Shahd Khidir
photo: Instagram/HadYouAtSalaam

If you've been tuning into the news lately, chances are you've encountered the devastation that's ravaged Sudan. Hundreds of peaceful protesters are being brutalized, children and women are being sexually assaulted, and the beatings and killings of civilians have been rampant. However, as the country's internet has continued to be impeded, victims have been unable to spread the word about what they're facing. 

That's where New York City–based Sudanese beauty influencer Shahd Khidir comes in. She's urging everyone to spread awareness about what's been happening in her home country, and the message isn't falling on deaf ears. 

This is how we're used to seeing beauty influencer Shahd Khidir.

Radiant, happy, and giving us all the secrets on how to get our best skin ever. The Sudanese beauty queen is known for her exuberant personality and lively captions representing Muslim women in beauty everywhere. However, in a recent Instagram post, that energy was visibly absent. 

In the past week, Sudan has been in violent turmoil, and hundreds of peaceful protesters have been killed. In a long Instagram post, Khidir described the range of emotions she's had while witnessing the massacre her people are enduring. 

"It’s really hard being an influencer and sharing information that is 'off brand' and not worthy of the 'feed' but I cannot hold this in anymore. I am at my office crying because I have so many emotions in me and I feel horrible. There’s a massacre happening in my country Sudan’s and a media blackout and internet censorship for four consecutive days. There is no objective media sharing what’s going on expect for @aljazeeraenglish which had their offices shot down," she began her Instagram caption. 

"My friend @mattar77 was MURDERED by the Rapid Support Forces. My best friend was in hiding on June 2 and that’s the last time I spoke to him. He was missing for 4 days and when I got in touch with him he said: I was caught, beaten and abused and humiliated and arrested and had my phone confiscated from me. I am injured currently.' And all I could do was post this.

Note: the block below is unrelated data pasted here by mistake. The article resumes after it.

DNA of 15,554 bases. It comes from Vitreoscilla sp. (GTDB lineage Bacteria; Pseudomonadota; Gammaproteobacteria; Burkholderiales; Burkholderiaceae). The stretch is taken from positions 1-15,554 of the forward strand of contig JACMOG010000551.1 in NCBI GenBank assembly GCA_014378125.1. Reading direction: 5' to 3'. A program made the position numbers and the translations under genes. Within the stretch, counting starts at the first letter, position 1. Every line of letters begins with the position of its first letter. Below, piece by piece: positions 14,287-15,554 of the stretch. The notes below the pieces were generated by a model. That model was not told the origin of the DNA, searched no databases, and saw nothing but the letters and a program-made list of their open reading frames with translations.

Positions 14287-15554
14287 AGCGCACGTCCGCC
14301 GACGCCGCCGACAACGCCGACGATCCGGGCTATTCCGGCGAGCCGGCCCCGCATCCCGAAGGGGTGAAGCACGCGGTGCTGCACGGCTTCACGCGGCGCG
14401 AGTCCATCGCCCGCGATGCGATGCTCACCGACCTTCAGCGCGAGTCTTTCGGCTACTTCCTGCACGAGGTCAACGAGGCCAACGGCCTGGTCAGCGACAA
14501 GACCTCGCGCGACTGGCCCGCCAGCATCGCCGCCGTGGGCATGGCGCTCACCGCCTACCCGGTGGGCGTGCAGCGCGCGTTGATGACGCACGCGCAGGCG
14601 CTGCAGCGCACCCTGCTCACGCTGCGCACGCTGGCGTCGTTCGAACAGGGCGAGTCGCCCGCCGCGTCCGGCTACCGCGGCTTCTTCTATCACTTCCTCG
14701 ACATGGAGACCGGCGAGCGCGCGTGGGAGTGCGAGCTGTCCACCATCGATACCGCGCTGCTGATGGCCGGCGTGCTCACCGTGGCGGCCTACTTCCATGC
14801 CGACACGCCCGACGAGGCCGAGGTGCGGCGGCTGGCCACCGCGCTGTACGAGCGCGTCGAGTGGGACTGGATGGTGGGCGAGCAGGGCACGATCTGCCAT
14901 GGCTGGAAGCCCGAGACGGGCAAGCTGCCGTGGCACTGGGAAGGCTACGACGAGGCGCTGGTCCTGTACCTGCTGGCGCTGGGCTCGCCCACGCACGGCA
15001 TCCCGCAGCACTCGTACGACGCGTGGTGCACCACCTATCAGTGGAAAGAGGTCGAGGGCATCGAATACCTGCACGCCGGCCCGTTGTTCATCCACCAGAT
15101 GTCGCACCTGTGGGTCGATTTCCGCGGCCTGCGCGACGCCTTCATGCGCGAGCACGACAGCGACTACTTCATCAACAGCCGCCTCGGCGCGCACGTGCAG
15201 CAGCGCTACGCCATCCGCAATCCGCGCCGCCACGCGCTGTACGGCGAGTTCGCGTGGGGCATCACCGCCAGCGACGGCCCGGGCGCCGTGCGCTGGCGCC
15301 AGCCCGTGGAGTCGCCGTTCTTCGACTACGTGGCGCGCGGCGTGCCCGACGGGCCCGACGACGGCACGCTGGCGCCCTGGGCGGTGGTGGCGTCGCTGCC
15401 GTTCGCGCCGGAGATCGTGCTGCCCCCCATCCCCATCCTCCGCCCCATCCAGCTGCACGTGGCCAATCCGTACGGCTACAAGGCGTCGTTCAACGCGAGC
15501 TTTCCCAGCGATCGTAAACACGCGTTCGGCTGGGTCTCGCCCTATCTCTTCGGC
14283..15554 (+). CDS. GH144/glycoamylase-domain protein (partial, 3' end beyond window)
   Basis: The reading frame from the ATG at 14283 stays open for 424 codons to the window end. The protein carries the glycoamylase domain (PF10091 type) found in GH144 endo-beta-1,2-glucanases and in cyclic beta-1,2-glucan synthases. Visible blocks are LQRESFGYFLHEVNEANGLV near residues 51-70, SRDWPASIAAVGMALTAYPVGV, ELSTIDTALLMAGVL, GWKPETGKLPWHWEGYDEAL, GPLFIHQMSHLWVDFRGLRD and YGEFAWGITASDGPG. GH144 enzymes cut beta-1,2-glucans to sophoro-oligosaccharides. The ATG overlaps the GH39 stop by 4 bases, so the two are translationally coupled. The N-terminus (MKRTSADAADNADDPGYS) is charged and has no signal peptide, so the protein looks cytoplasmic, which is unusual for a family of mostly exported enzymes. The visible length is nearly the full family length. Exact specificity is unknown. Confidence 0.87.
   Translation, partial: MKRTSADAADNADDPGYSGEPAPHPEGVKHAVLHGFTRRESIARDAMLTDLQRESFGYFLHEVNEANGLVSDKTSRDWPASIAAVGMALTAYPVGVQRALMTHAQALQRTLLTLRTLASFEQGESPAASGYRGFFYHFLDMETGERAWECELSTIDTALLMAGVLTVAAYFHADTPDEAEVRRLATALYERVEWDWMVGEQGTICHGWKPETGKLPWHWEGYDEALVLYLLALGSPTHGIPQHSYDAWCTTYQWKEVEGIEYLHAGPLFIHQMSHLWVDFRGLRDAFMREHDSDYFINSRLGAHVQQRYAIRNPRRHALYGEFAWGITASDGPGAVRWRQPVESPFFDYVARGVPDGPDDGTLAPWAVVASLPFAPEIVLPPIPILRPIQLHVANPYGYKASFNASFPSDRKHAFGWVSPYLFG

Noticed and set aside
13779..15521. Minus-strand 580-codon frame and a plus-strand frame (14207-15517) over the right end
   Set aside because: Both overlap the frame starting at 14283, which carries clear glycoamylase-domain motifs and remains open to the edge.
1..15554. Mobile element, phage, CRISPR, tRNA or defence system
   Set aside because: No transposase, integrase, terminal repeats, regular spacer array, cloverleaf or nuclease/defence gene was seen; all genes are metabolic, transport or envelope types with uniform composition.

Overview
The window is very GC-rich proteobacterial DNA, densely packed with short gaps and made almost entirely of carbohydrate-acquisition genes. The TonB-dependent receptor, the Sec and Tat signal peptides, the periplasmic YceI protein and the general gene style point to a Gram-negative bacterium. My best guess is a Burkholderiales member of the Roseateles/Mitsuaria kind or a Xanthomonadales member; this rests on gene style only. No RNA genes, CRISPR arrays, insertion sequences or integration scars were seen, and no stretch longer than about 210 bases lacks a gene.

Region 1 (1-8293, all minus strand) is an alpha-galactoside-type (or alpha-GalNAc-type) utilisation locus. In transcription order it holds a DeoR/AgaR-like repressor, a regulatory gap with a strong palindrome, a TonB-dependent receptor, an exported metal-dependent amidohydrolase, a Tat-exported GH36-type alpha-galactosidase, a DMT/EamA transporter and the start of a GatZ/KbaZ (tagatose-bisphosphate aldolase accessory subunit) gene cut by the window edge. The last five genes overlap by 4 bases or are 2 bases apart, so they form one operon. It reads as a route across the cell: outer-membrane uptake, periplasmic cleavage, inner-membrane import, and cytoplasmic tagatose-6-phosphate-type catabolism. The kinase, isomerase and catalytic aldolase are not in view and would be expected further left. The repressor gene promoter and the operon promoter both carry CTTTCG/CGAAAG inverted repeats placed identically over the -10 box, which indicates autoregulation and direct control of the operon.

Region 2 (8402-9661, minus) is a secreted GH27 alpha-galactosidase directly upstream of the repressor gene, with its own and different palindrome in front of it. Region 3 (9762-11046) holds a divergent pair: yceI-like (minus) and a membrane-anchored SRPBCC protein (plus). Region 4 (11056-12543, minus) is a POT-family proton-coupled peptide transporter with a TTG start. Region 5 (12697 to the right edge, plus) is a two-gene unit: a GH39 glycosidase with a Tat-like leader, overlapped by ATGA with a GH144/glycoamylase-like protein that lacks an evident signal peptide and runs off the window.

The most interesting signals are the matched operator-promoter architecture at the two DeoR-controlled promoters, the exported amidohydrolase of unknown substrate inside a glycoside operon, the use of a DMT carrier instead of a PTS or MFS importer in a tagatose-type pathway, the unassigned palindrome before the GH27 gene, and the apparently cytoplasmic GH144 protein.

I am sorry to all companies I am running campaigns with but my editorial calendar is currently on pause. I am willing to refund all and everything right away. Please, just send me an email. 
To my followers/supporters who this is too much for I am also sorry but my regularly scheduled content/reviews is also on pause. 

If this offends you, I am sorry. But I need to speak out and share this in a time like this. 
If you want to support me please share this information as widely as possible and don’t be silent. Be an ally because we need your help. And tune into my stories for more information. THE INTERNATIONAL COMMUNITY HAS BEEN SILENT." 

In case you're still confused, here's a little background on what's happening in Sudan. 

Last Monday, paramilitaries violently tore through Khartoum, the capital of Sudan, harming pro-democracy protesters. The results have been devastating.

"In Sudan Just 3 days, 113 killed, 723 injured, 650 arrested, 48 women raped, 6 men raped, 1000 missing. Your help would be appreciated. You can use these hashtags on Twitter and keep them active and let the world know," a tweet reported. 

Khidir has made it a point to be a voice to her people who have been stripped of internet access.

"I want to see my people prosper and my country’s economy to flourish and for our exports to increase, which will raise the standards of living and I hope for an end to the current poverty. #IAmTheSudanRevolution #SudanUprising," she tweeted. 

She's speaking out for a "better standard of life" for the citizens of Sudan.

"Sudanese people have been oppressed by a military rule and authoritarian regime for way too long. We deserve a better standard of life. Starting w elections. And good government groups, institutions to check the gov’t and unions.#IAmTheSudanRevolution #SudanUprising," Khidir continued. 

Still, even with advocates such as Khidir, the rampage in Sudan is not even getting half of the coverage it should be. 

"In Sudan, people were peacefully protesting for democracy, and their government started shooting at them...why aren't more people talking about this? When Notre Dame was on fire, it was all over social media. The people of Sudan are being massacred and now y'all are silent," someone tweeted.

There's a clear difference between the amount of attention given to the accidental fire at Paris' Notre Dame in April and the current Sudan crisis. 

"If Sudan got even 10% of the media attention that notre dame got, so many lives could be saved," someone noted. 

To find out what you can do for Sudan, follow Khidir for constant updates by the hour via her Instagram Stories.